Where most nations have long since banned asbestos, the United States is a curious outlier. While it was among the first countries to recognise the dangers of asbestos exposure – and regulate its use – the substance is still imported and used in a number of different industries.

Finally, it looks like this may be coming to an end. The country’s Environmental Protection Agency (EPA) has announced its intention to instigate a full ban on asbestos, to loudobjections from some of the businesses who still rely on it. Here’s a rundown of why asbestos isn’t banned in America, what the EPA is proposing, and how likely it is to stick.

Why asbestos is still used in the United States

The use of asbestos has been severely limited for decades across most of the world, following incontrovertible evidence of the harm it causes at any level of exposure. The different types of asbestos (distinguished by their colours) were progressively banned from use and sale, with the total ban coming into effect in most nations in the late 1990s.

The United States was one of the earlier nations to regulate the use of asbestos, and mandate safe allowable limits of asbestos fibres, as well as safety measures for employees working with the substance. Asbestos laws were key in the early days of its founding, along with environmental protections such as water quality and air pollution.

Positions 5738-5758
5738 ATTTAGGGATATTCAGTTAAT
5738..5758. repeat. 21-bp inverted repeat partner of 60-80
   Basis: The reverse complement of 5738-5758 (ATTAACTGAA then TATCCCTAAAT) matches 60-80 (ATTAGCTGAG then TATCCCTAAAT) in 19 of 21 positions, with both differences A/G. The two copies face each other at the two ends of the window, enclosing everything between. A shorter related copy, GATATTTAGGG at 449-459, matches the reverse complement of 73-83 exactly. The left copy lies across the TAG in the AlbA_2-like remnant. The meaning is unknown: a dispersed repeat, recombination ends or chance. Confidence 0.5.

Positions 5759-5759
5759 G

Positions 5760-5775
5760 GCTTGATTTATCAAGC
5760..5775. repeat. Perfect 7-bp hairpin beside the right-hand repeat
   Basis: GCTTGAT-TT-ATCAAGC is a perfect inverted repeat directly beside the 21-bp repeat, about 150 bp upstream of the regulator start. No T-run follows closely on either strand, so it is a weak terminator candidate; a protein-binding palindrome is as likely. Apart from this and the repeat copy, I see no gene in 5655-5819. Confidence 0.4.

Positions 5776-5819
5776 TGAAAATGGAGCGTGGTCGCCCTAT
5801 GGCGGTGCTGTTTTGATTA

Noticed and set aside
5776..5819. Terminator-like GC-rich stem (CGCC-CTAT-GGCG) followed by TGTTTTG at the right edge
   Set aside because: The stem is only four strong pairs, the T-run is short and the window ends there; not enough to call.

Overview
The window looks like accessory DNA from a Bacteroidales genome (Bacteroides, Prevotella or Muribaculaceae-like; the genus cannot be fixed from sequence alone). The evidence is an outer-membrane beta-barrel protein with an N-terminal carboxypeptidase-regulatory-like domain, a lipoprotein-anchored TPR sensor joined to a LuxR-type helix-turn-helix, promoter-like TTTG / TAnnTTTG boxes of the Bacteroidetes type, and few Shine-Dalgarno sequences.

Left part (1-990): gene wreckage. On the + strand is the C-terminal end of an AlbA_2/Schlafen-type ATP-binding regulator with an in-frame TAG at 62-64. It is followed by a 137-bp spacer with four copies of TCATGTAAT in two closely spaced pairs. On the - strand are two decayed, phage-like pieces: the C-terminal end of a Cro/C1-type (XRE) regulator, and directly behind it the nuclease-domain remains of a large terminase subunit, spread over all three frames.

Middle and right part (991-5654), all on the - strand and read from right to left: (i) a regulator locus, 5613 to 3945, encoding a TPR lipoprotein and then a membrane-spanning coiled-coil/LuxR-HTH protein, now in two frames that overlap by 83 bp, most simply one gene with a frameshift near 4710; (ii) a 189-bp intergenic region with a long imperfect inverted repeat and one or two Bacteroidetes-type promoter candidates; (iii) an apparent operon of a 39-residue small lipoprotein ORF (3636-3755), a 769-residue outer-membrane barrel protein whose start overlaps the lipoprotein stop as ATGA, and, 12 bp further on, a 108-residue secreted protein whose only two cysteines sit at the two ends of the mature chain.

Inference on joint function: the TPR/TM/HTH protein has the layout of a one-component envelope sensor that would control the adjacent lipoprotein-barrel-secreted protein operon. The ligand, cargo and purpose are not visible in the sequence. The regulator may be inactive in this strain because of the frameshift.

While things started well, getting rid of asbestos entirely proved tricky. Corporate interests lobbied against a total ban on asbestos, even as its dangers became more publicly known. Following growing scientific consensus and disasters such as the Libby vermiculite mine, the EPA instigated a full ban on asbestos in 1989. However, a court decision in 1991 cited a lack of evidence and harmful effects on trade, forcing the EPA to backtrack.